What sounds go into silence? Have you ever noticed that there’s never actually moments of actual “silence” when you’re watching a film/tv show? (In fact, when Star Wars The Last Jedi actually decided to include a silent scene that lasted 10 seconds, movie theaters had to put up warning signs since too many people complained that the audio system was “broken”).
When it comes to sound design in films, the Ambiance layer of a mix encompasses all the sounds that provide information about a scene’s setting, but at the same time stays out of the way of whatever important dialogue / SFX is present, that’s driving the story forward. So what sounds should go into the mix? First, you need enough individual sound effects to convey where the setting is supposed to be — is it a location in a city? What sorts of actions are happening? What are the important sounds that are attached to said location? For example, if a scene’s happening inside a coffee shop on a busy corner in New York, you might start with some stereotypical coffeeshop sounds – glasses clinking, low level of indistinguishable chatter, and the door opening occasionally. What about outside the coffeeshop? Cars honking, maybe some rain (if it’s a rainy day… but also what kind of rain? Is it down pouring? Are there metal sheets/AC’s breaking the fall of the rain? Different scenarios will dictate the type of “rain” sound that gets used), and of course, random individuals yelling… (because it’s NY). Now there’s two lists of sounds (interior and exterior), if everything played all at the same time at the same loudness, it wouldn’t feel right. So, the sound mixer works with the sound designer to take all the audio effects and pieces them together to create a cohesive soundscape. You pick and choose when sounds should come in / leave, where the sounds coming from, the balance between different sound files, to craft a soundscape where there’s enough information to inform the audience about the setting but not too overwhelming that the main dialogue/SFX sounds become muddled.
On top of conveying the setting, the soundscape also contains important information about the emotional states that the scene takes place in. Is it supposed to be an intimate scene with a couple? Or are is this a early morning rush hour montage sequence? Is the main character filled with anxiety and rushing around? If so, maybe the “ambiance” layer has its higher frequencies ducked so the environment sounds a bit muffled / underwater, but the car horns are left as is so that they appear in these sudden intrusive bursts. The sounds picked and the way it’s mixed for the soundscape can be used to inform the audience what emotion they should be feeling.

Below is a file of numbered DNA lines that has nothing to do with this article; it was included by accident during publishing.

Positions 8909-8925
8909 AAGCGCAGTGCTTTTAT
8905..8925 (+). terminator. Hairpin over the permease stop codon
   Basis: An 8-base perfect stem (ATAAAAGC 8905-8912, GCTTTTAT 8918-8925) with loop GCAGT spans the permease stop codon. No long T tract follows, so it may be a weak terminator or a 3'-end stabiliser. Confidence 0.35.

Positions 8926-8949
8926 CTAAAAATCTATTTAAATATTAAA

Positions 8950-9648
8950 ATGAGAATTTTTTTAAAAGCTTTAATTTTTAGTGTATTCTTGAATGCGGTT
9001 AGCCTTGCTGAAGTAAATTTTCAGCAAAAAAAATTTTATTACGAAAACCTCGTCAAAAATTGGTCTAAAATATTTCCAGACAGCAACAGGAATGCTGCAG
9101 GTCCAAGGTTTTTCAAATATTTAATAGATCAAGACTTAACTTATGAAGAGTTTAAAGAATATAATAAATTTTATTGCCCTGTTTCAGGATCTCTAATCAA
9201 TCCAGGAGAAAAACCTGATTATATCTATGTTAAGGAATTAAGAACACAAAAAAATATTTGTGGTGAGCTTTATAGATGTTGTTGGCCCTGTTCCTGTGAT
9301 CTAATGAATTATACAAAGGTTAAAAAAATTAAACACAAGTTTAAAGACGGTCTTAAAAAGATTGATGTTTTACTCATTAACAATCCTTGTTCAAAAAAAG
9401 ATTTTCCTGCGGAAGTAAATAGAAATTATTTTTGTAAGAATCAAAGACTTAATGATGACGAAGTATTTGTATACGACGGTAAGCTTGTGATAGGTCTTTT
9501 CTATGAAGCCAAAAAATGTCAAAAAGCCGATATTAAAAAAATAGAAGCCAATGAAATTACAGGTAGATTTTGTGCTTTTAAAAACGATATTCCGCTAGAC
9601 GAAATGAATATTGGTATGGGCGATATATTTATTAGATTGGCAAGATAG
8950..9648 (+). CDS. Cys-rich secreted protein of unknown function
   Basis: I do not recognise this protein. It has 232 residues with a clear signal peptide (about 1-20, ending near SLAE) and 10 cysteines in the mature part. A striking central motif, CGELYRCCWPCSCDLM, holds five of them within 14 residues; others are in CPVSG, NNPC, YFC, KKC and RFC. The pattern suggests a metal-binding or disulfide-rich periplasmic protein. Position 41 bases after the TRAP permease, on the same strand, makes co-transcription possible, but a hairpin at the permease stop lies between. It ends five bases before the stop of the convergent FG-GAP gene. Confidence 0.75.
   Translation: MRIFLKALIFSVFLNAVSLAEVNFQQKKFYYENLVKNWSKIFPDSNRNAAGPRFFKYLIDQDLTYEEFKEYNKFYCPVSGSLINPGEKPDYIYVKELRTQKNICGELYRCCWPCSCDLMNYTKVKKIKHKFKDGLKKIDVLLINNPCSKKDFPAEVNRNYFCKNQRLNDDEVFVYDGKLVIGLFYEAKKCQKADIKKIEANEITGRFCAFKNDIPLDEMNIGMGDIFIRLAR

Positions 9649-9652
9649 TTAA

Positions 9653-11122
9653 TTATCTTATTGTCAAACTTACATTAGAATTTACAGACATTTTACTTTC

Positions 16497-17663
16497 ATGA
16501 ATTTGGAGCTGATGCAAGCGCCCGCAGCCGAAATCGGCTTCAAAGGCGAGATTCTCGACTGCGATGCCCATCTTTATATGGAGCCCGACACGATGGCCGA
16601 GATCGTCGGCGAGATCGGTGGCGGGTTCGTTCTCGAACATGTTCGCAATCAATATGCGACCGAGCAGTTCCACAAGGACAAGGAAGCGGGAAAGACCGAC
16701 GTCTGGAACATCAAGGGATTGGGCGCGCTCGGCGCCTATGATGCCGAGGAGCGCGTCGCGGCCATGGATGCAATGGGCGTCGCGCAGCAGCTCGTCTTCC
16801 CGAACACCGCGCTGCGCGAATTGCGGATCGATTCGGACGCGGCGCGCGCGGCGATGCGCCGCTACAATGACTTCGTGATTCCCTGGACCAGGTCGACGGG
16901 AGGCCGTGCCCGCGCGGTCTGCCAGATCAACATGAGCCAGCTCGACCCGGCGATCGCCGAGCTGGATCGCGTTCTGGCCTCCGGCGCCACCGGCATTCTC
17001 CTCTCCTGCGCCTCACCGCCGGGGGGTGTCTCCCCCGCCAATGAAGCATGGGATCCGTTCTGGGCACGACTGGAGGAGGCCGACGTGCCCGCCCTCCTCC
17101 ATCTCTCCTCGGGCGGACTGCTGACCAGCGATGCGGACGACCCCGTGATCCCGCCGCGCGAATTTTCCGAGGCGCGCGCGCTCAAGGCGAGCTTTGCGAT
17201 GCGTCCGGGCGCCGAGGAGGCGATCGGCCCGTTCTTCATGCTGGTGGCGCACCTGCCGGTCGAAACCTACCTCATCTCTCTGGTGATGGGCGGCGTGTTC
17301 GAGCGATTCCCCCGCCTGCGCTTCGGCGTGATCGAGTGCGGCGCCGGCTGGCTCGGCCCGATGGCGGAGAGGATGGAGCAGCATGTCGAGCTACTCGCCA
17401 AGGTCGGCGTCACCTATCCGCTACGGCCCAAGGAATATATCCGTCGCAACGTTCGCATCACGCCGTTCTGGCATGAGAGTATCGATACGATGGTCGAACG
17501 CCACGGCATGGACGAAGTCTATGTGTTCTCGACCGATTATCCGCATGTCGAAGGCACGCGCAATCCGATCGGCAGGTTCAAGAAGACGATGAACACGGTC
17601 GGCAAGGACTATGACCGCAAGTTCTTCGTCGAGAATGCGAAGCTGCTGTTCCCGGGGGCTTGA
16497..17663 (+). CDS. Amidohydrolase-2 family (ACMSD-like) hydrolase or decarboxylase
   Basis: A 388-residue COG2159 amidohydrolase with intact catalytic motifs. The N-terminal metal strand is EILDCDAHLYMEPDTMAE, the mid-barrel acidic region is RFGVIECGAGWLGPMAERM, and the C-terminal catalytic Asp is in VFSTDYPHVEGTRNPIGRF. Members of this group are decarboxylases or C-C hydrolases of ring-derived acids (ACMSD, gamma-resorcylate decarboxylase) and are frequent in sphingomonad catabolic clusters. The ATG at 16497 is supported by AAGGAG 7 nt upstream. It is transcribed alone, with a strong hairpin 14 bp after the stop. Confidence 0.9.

To craft a scene’s soundscape, some additional elements that needs to be considered are how / what each of these individual sounds are like — was it recorded really close / far? How large was the room the audio was originally recorded in? How echoey/reverby is the sound file? All of these need to be noted because what the sound designer/mixer will need to make sure all the of the sound files in the mix share the same qualities of space (ie. echo/reverb/audio filter) — essentially, all the parts of an audio/sound that conveys information about its space. Two main effectors built into many audio editing programs to alter a sound’s quality are the volume (to convey distance), parametric filter (which will allow you to boost/duck certain frequencies to create different effects like hearing a sound from behind a door) and the echo/reverb (will allow you to tweak the feeling of how large the space that a sound is played in and the material of the walls/floor). In traditional film, you would mix the experience to create the illusion of 3D space while the audience stares at a 2D screen. In VR, now that the audience is experiencing the content in 3D space, the approaches to sound designing also need to adapt.
In 3D VR space, depending on where one is and the direction they’re looking in, they’ll hear a different mix of sounds. Since we exist in a 3D world, we’re highly efficient at pinpointing where sounds are coming from and the type. So, some questions to ask are how can we utilize the soundscape to direct audience attention? As well as, how can we create such a rich soundscape that one is able to explore with their ears? (Especially right now with limited FOV in current headsets, how can the soundscape be crafted to enrich the environment and put the audience in a state of suspension of disbelief?)
With our iPhones and mobile wifi everywhere, it’s easier to walk around in our own little isolated bubble blasting music. But, have you ever stopped what you were doing, closed your eyes, and tried to explore your surroundings with your ears? How much information about a space can you get with just carefully listening to the noises of a city/space? What are you able to visualize in your brain? It’s a fun little exercise that you can do anywhere and anytime to increase your sensitivity to the world of sounds that’s constantly around us. And to slowly amass a compilation of soundscapes to draw upon when crafting a soundscape in a VR environment.
Image from Star Wars: The Last Jedi